On the eve of the 2012 NFL draft, the Kansas City Chiefs still have not come to terms with veteran wide receiver Dwayne Bowe. He’s still not accepted a one-year $9.4 million offer according to Adam Teicher of the Kansas City Star. Does this situation affect the draft posture of Chiefs’ general manager Scott Pioli?
My guess is that the uncertainty surrounding Bowe will have only a modest impact on draft strategy, perhaps with the ability to swing a pick if players at different positions have comparable grades, but with the potential of Jonathan Baldwin and the presence of Steve Breaston, the situation wouldn’t be desperate without Bowe, just less than idea. But the flip side of that is even with a full deck of Bowe, Baldwin and Breaston, you can make a credible argument for fitting another quality receiver into the offense.
It doesn’t look like Kansas City would use their first-round pick, and unless Justin Blackmon tumbles into their lap at #11 I don’t think they should. But here are three wide receivers that ESPN’s Scouts Inc. rates as second-round choices that would make tempting targets…
Kendall Wright (Baylor): Wright ran a poor 40 time at the combine in Indianapolis, and so scouts have thrown out years of watching him play football and downgraded him on that basis. Even though it’s for all the wrong reasons, Wright is now at where he belongs. He was once rated a Top 20 prospect, but that’s a stretch for someone who’s a pure finesse receiver, able to move extremely well laterally and make plays after the catch, but with problems getting open against physical corners and needing polish in his route running. But the high second round? Now he sounds like a value choice.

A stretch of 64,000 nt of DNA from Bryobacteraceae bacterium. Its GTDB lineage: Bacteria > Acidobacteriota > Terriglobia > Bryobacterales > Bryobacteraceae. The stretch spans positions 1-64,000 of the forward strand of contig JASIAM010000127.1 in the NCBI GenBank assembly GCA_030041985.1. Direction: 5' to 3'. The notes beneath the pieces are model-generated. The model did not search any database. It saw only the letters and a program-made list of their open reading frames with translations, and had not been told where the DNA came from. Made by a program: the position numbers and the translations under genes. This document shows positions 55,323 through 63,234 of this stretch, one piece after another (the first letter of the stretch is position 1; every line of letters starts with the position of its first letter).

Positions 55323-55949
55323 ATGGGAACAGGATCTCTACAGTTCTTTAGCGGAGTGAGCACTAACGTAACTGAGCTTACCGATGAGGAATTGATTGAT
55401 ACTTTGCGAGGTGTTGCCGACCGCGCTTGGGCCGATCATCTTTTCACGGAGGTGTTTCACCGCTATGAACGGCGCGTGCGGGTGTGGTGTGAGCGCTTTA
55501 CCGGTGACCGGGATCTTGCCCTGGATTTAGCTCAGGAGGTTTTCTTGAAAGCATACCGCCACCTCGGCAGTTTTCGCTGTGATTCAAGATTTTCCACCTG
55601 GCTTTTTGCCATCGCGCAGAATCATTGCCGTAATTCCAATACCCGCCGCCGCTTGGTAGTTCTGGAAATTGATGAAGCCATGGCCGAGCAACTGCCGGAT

Reuben Randle (LSU): Scouts love his ball skills and his ability to play against physical corners. His raw speed isn’t dynamic, but nor is it a weakness. Like Wright, he needs work on his route-running skills, as scouts feel he takes a few too many steps getting into the pattern.
Alshon Jeffrey (South Carolina): I like Jeffrey more than presumed first-round pick Michael Floyd of Notre Dame. Jeffrey produced in an offense that was wracked by quarterback instability, has good ball skills and the size to be a good NFL receiver. His footwork may drop him into the second round—scouts want to see him use fewer steps off the ball and also to use his body to better leverage his way open against press coverage.
The common theme among all three receivers is the need for increased polish in their ability to run routes. That’s something you can work on with a rookie and it’s not an unreasonable problem for a second-round pick to have. I’d have no problem if Pioli calls the name of any of these three with the draft’s 43rd pick.
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